Varying customs of hunting, gathering, trapping, and preparing animals, birds, fish, and plants for food have developed among different Aboriginal Peoples, depending on the location of those Peoples’ traditional lands, and on what species were available to be captured. For peoples like the Dogrib and Inuit, species like caribou provided a main source of meat. Further south, among the Cree and Chipewyan, moose was a main meat provider. Other animals, like wood buffalo, deer, and bears, could also be hunted for food, while smaller animals and birds could also be eaten. Fish were also a large part of the northern diet, in part because fish species have predictable migration patterns and are therefore easier to catch. Types of fish that were favoured by many northern peoples are lake trout and walleye. Other fish, like northern pikes, were usually set aside for use by many northern peoples as food for dogs. Various fruit-bearing plants were also carefully observed, as different plants could bear fruit at different times of the year. Some fruits, like strawberries, were only available in the early to mid summer, while others, like high bush cranberries and rosehips could be picked throughout the year.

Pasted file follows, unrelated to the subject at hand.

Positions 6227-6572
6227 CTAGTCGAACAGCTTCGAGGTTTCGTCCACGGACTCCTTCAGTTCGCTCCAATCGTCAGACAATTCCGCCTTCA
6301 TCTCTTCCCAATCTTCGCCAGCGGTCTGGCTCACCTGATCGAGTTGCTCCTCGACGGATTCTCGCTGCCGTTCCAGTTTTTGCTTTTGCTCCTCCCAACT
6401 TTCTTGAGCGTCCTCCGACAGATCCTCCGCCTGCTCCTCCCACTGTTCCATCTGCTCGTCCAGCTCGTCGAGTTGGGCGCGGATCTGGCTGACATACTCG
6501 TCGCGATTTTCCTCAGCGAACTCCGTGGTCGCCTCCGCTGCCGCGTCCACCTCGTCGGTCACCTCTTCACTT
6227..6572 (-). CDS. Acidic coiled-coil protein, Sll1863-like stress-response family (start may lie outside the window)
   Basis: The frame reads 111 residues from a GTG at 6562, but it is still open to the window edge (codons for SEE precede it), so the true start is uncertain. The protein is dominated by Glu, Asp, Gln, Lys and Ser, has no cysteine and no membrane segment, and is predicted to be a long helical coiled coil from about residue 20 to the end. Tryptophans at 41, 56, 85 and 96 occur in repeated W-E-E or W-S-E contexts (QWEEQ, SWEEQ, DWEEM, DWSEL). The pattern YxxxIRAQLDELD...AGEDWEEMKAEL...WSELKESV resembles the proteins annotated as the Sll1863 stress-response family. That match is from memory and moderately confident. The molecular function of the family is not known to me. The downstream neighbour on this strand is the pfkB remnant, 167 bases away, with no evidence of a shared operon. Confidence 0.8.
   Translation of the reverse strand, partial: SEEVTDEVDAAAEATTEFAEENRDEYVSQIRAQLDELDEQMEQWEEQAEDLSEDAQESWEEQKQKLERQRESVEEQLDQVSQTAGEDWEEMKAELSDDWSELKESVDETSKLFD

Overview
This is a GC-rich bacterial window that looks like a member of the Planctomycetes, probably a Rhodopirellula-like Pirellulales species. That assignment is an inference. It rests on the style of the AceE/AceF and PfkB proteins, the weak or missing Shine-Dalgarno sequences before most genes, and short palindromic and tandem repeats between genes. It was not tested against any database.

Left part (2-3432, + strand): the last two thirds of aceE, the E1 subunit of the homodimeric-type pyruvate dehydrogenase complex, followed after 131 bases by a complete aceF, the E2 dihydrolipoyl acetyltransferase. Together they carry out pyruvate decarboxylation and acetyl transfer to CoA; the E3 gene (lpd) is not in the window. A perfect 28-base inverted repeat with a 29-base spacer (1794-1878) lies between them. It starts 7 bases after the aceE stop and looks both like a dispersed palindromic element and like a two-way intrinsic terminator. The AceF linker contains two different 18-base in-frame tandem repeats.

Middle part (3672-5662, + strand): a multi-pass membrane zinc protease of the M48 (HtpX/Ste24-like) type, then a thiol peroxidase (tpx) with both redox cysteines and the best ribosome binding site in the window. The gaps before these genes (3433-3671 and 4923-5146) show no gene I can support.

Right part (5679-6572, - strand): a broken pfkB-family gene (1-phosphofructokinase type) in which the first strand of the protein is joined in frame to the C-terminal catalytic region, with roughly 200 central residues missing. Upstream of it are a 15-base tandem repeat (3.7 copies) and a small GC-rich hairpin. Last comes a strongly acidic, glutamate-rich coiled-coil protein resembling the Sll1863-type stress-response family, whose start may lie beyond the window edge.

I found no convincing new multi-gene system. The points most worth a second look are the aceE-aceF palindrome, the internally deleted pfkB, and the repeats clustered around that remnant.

Traditional food preparation had to take into account what type of bird, fish, plant, or animal was to be consumed, and the amount of fresh food that could be consumed before it spoiled. This was especially important in the summer months, when warmer weather could rapidly spoil a catch. In the winter, meat or fish could be frozen for later use. To reduce waste and make better use of the animal or plant, methods of long term preservation of plant, meat, and fish products had to be developed. For meat, fish, and berries, drying was a preferred method of keep food for a longer term. Fish and meat drying conformed to similar methods. Once skin, hide, scales, fur, or feathers had been removed, the meat or fish was cut in such a manner so to allow most of the cut to dry. The cut meat or fish was then placed on a drying rack over a fire using fresh instead of dry wood for fuel. The smoke from this fire would help dry out the meat. The meat or fish was either hung on willow racks out in the open, so that sun and wind could aid in the drying of the flesh, or inside a teepee-like smokehouse. Different types of wood, roots, or bark, like willow root, could be added to the fire to create different smoke flavours in the meat. Berries were dried or made into jams and jellies in order to preserve them. Berries could also be combined with dry meat and animal fat to create pemmican, another food source that could be stored for a long period of time without spoiling.